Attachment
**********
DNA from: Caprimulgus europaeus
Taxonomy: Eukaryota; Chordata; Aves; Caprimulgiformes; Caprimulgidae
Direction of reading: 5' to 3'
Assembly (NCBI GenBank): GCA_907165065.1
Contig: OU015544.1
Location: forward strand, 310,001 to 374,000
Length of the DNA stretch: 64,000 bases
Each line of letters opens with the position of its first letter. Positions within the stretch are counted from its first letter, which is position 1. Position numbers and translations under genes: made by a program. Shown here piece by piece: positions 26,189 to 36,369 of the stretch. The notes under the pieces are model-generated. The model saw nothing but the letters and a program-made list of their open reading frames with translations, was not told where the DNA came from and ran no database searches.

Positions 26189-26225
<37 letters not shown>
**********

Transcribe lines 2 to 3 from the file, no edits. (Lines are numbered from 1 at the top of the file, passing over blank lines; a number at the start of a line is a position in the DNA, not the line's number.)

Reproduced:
Taxonomy: Eukaryota; Chordata; Aves; Caprimulgiformes; Caprimulgidae
Direction of reading: 5' to 3'